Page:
The sound of the gong creates deep relaxation, clears the mind, and stimulates the glandular system to a higher level of functioning, it also aids in the re-organisation of emotional energy and feelings that are tied into the body structure and consequently affect the mind.
Western science has taken an increasing interest in the transformative power of sound; sound technologies are used in a range of applications from the medical uses such as dissolving kidney stones to military applications while research has been carried out on the nature of sound’s relationship to physiology and psychology.
The correlation of vibratory frequencies to activity in the brain was discovered by the Austrian psychiatrist Hans Berger in 1908, he observed four key groups of frequency of activity within the brain: the Alpha state that corresponded to frequencies of 8 to 12 Hz that correlate with an alert and relaxed state of mind which is both creative and productive, the Beta 13 to 39 Hz which is a normal waking state, the Theta state 3 to 7hz which is sleep and the Delta 0.5 to 2 Hz corresponding to a coma, drug overdose or near death experience. While this is the measurement of brain activity itself an area of increasing interest has been the way in which exposure to external frequencies are able to effect the brain.
The science of vibration and sound reveals the phenomena of entrainment whereby in the physical world rhythmic movement will, over time, fall into step, a phenomenon observed in a rooms of pendulum clocks that eventually adopt a uniform pattern. This process of entrainment can be affected in the human brain whereby the frequencies first discovered by Hans Berger can used to change mental and emotional states. A similar process occurs within physical objects and the body whereby vibrations will transfer onto other objects – this is called resonance, and is acutely demonstrated in the apocryphal tale of opera singers being able to explode wine glasses with their voice!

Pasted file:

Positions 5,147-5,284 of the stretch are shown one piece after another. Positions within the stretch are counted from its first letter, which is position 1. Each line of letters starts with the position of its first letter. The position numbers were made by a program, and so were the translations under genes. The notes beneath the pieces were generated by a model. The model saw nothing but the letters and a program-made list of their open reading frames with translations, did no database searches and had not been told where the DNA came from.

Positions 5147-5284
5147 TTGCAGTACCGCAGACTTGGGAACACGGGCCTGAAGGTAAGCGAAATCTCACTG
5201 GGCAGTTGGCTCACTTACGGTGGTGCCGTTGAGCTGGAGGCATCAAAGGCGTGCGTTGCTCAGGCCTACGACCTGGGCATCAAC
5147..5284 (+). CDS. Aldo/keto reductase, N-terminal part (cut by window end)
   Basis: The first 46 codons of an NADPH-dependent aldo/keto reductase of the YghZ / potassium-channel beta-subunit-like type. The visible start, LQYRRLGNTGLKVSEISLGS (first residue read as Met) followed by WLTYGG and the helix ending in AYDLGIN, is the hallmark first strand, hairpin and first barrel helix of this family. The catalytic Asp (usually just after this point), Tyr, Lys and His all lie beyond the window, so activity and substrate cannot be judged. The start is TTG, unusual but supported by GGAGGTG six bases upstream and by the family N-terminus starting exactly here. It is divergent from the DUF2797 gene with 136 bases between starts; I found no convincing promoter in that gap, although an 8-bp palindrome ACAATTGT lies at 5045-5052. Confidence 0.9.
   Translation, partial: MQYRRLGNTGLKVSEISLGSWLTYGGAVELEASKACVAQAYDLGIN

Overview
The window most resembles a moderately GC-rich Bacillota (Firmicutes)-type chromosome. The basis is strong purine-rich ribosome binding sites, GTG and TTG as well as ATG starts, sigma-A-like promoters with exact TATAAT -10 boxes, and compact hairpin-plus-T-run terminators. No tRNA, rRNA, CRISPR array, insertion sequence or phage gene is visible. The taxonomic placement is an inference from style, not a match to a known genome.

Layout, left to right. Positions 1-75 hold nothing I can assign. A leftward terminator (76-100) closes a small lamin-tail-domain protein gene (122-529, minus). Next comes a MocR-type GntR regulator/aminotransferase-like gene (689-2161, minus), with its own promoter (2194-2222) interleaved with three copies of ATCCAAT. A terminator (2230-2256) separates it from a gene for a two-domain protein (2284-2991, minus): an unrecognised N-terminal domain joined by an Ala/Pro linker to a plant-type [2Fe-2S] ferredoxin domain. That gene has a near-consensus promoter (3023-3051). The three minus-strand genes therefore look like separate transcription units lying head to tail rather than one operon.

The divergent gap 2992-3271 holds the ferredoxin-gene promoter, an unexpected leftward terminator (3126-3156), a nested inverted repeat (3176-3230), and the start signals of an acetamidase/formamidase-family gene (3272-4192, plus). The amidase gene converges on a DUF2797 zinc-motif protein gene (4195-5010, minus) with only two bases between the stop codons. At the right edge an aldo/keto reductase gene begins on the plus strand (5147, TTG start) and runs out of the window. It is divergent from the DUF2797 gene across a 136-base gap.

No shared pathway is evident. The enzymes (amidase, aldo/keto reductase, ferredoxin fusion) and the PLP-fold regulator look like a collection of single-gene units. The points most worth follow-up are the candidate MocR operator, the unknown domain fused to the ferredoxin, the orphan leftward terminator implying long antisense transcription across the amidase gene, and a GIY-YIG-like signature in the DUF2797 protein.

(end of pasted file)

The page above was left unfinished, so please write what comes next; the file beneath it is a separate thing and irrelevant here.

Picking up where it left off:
A popular application of acoustics to change the brain is the entrainment with binaural beats. Building on the ongoing research into brain wave frequency (this has continued to evolve and develop since the initial work of Berger over 100 years ago) techniques have been developed that work with the frequencies of sound.
Within the world of musical and therapeutic instruments, sound produced is necessarily rich and complex to a greater or lesser degree. When a sound is made with an acoustic device the result is a “fundamental” tone or note and a series of “partial” harmonics – it is the pattern of partials that would distinguish a piano from a violin. When tones come together some interesting things happen – the sounds can combine to form combination tones. When two tones very close in pitch are played together we may start to hear a combination note that is the result of the difference between the two and this can be used as a way of generating sounds that frequencies that align with the frequency of a meditative mind state. These combination tones are called ELF or Extremely Low Frequencies and are considered to be physiological phenomenon synthesised in the inner ear by cochlea hairs.
Sound yoga is based on these principles of entraining the mind with sound and using the resonance to affect the body in order to facilitate the flow of energy between the dense and the light.